J Morris Hicks

J Morris Hicks

Posted August 5, 2013

Published in Green

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Are humans the "infestation" of planet Earth?

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I say YES! And a prominent Microsoft scientist agrees. Although he didn't actually refer to infestation specifically, his 3600-word article left no doubt. The title itself speaks volumes:

"Humans: the real threat to life on Earth."

Microsoft's head of Computational Science (based in Cambridge, UK), Dr. Stephen Emmott recently presented the world with a terrifying wake-up call. And his message is simply this. Unless we make some HUGE changes in the way we live and reproduce, our future descendants are in deep trouble. A link to his entire article (an edited extract from his new book, Ten Billion) is provided below.

Book description. Deforestation. Desertification. Species extinction. Global warming. Growing threats to food and water. These driving issues of our times are the result of one huge problem: Us.

Dr. Emmott's book comes out in Sept. 2013.
Dr. Emmott's book comes out in Sept. 2013.

Dr. Emmott does a magnificent job of describing the global issues that we face yet, like others before him, he makes no mention of the single most powerful "behavioral change" that we could make to alleviate many of those dire realities. Like practically all of our most brilliant scientists, he probably believes that we truly "need" to eat animal protein in order to be healthy.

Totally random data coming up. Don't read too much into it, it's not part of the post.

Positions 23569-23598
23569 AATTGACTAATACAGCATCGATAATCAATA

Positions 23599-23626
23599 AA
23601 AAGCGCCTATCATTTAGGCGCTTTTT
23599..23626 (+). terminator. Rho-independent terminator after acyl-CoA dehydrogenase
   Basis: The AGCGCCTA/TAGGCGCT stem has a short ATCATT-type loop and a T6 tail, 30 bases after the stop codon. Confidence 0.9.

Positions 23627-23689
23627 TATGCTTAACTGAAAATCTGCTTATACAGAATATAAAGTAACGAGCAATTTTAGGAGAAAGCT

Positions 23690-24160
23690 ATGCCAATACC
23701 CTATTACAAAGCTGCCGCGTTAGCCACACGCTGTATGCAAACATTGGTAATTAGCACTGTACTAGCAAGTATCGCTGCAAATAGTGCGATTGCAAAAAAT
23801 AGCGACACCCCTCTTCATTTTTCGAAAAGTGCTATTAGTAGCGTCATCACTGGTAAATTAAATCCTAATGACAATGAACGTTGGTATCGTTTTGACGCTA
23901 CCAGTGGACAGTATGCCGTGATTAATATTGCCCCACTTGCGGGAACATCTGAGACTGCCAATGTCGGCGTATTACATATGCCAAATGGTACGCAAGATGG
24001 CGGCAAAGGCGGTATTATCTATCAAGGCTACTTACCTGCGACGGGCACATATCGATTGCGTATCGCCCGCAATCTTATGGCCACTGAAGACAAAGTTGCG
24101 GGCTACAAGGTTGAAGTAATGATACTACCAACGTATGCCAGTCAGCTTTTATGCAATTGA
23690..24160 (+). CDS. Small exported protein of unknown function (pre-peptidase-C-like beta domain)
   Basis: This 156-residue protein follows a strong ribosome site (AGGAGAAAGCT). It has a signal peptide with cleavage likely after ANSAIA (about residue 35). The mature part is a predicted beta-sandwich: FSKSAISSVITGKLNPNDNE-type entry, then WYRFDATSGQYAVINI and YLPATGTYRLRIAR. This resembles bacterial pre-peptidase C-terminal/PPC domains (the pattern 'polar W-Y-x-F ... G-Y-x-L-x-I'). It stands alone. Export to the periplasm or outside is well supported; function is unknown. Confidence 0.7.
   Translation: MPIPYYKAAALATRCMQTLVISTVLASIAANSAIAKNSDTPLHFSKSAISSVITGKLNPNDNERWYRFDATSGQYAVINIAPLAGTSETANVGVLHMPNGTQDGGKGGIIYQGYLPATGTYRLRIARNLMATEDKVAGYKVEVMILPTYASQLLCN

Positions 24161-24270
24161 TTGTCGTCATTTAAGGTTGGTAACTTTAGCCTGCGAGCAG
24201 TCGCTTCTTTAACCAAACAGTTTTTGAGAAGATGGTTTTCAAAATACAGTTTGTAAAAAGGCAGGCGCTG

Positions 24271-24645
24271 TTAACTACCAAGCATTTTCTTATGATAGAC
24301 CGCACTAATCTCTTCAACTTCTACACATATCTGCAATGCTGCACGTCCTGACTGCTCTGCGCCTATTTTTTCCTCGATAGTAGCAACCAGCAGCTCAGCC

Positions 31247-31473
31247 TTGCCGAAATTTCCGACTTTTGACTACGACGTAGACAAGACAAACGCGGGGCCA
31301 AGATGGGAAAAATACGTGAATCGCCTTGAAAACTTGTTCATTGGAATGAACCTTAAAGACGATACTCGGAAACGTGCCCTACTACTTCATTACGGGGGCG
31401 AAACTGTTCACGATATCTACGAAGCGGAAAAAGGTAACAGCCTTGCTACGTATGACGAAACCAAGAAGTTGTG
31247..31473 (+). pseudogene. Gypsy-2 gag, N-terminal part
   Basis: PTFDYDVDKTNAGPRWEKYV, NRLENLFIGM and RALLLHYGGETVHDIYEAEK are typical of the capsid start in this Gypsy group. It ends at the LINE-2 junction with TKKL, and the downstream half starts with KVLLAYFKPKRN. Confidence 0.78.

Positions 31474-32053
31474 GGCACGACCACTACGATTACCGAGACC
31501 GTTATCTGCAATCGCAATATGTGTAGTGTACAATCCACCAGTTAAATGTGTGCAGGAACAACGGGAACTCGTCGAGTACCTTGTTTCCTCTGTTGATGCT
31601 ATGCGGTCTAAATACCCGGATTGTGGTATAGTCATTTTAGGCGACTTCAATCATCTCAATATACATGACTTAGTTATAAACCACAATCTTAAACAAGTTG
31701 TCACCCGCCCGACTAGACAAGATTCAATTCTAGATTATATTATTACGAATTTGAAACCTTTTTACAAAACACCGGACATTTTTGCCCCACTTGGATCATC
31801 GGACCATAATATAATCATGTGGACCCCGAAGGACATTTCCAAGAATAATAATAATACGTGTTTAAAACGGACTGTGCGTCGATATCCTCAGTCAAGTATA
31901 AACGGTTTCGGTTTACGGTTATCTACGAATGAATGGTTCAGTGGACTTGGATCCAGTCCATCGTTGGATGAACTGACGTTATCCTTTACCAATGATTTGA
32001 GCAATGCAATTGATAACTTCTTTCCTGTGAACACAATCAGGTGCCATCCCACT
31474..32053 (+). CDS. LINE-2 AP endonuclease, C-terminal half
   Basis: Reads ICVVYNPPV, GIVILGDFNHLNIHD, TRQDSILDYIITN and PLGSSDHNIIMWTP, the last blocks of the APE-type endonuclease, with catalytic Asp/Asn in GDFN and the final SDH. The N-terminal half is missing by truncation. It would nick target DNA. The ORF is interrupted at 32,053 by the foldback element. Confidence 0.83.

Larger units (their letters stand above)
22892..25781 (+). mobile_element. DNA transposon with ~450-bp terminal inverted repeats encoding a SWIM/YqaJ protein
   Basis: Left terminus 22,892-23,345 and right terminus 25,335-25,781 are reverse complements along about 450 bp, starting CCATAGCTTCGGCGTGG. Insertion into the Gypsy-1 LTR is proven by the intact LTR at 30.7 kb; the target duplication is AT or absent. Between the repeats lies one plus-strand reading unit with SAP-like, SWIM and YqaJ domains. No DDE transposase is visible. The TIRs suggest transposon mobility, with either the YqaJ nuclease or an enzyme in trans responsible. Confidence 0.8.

Once he realizes that we don't need ANY animal protein, he will quickly grasp the staggering benefits of using 90% less land, 90% less water and 90% less energy to produce the same number of food calories. Maybe then he will see the ray of hope that I see---a plant-based pathway out of this horrible mess that our species has created.

As he says, "The only solution left to us is to change our behavior, radically and globally." Yes, but let's start with the single "behavioral change" that will yield the greatest benefit---in the least amount of time. Let's put together a "dream team" of leaders to teach the entire world what we should be eating. Let's stop destroying the lungs of the world (our rain forests) in the search for more arable land to perpetuate the most harmful, wasteful and unsustainable diet-style imaginable. Continue reading this article.

—J. Morris Hicks, board member, T. Colin Campbell Foundation